Corresponding author address: Dr. Pao K. Wang, Department of Atmospheric and Oceanic Sciences, University of Wisconsin—Madison, 1225 W. Dayton Street, Madison, WI 53706.

Email: pao@windy.meteor.wisc.edu

Save
  • Bruntjes, R. T., A. J. Heymsfield, and T. W. Krauss, 1987: An examination of double-plate ice crystals and the initiation of precipitation in continental cumulus clouds. J. Atmos. Sci.,44, 1331–1349.

  • Cotton, W. R., and R. A. Anthes, 1989: Storm and Cloud Dynamics. Academic Press, 880 pp.

  • D’Enrico, R. E., and A. H. Auer, 1978: An observational study of the accretional properties of ice crystals of simple geometric shapes. Preprints, Conf. on Cloud Physics and Atmospheric Electricity, Issaquah, WA, Amer. Meteor. Soc., 114–121.

  • Devulapalli, S. S. N., and J. L. Collett Jr., 1994: The influence of riming and frontal dynamics on winter precipitation chemistry in level terrain. Atmos. Res.,32, 203–213.

  • Harimaya, T., 1975: The timing properties of snow crystals. J. Meteor. Soc. Japan.,53, 384–392.

  • Ji, W., and P. K. Wang, 1989: Numerical simulation of three-dimensional unsteady viscous flow past hexagonal ice crystals in the air—Preliminary results. Atmos. Res.,25, 539–557.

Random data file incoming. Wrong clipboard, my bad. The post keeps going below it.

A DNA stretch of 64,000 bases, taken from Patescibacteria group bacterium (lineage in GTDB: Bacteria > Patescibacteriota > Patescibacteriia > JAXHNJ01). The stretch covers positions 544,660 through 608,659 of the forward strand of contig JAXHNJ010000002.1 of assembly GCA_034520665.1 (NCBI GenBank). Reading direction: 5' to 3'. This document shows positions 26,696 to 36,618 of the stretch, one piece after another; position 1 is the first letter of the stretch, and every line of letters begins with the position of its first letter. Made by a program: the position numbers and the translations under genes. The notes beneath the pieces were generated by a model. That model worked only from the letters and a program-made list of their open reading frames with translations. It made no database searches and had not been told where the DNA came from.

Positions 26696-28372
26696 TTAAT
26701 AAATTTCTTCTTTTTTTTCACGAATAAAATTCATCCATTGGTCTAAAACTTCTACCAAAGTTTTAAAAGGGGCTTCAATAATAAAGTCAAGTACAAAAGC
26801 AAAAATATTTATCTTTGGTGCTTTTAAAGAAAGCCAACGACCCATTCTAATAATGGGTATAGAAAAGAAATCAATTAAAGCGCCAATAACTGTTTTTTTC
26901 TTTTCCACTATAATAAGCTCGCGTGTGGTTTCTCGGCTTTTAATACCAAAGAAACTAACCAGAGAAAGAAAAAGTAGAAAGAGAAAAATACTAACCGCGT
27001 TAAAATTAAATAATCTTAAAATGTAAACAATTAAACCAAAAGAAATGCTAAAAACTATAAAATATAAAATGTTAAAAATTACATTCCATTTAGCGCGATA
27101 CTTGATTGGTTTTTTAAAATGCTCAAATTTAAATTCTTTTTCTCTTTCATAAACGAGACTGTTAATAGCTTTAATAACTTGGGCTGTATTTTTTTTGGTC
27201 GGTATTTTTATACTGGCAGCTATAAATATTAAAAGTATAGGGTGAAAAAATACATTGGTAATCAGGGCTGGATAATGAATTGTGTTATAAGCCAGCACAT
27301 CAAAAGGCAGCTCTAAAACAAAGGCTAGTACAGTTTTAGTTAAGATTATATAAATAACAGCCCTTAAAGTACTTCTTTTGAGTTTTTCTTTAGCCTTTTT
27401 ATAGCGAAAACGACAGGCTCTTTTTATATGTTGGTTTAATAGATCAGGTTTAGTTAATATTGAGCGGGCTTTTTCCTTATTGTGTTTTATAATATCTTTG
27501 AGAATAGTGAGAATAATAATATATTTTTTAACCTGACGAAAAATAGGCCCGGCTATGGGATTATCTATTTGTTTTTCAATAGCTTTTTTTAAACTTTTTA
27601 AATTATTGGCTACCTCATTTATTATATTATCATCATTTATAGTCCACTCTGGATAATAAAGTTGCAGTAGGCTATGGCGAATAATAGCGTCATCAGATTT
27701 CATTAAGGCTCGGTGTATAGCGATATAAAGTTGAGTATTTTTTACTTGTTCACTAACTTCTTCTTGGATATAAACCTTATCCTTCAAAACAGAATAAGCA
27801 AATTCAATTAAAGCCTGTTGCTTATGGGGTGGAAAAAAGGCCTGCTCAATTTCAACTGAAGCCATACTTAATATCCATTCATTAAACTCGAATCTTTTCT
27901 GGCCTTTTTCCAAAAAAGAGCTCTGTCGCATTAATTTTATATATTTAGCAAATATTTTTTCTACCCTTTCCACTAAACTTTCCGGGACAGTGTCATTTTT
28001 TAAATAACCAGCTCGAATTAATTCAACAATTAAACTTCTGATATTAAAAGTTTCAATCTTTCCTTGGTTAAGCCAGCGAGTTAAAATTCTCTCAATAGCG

• ——, and ——, 1991: Numerical simulation of three-dimensional unsteady viscous flow past finite cylinders in an unbounded fluid at low intermediate Reynolds numbers. Theor. Comput. Fluid Dyn.,3, 43–59.

  • ——, and ——, 1999: Ventilation coefficients for falling ice crystals in the atmosphere at low–intermediate Reynolds numbers. J. Atmos. Sci.,56, 829–836.

  • Johnson, D. E., P. K. Wang, and J. M. Straka, 1993: Numerical simulation of the 2 August 1981 CCOPE supercell storm with and without ice microphysics. J. Appl. Meteor.,32, 745–759.

  • ——, ——, and ——, 1994: A study of microphysical processes in the 2 August 1981 CCOPE supercell storm. Atmos. Res.,33, 93–123.

  • Kajikawa, M., 1974: On the collection efficiency of snow crystals for cloud droplets. J. Metetor. Soc. Japan,52, 328–336.

  • Kikuchi, K., and H. Uyeda, 1979: Cloud droplets and rain drops collected and frozen on natural snow crystals. J. Meteor. Soc. Japan,57, 273–281.

  • Lin, H.-M., and P. K. Wang, 1997: A numerical study of microphysical processes in the 21 June 1991 northern Taiwan mesoscale precipitation system. Terr. Atmos. Oceanic Sci.,8, 385–404.

  • Martin, J. J., P. K. Wang, H. R. Pruppacher, and R. L. Pitter, 1981: A numerical study of the effect of electric charges on the efficiency with which planar ice crystals collect supercooled water drops. J. Atmos. Sci.,38, 2462–2469.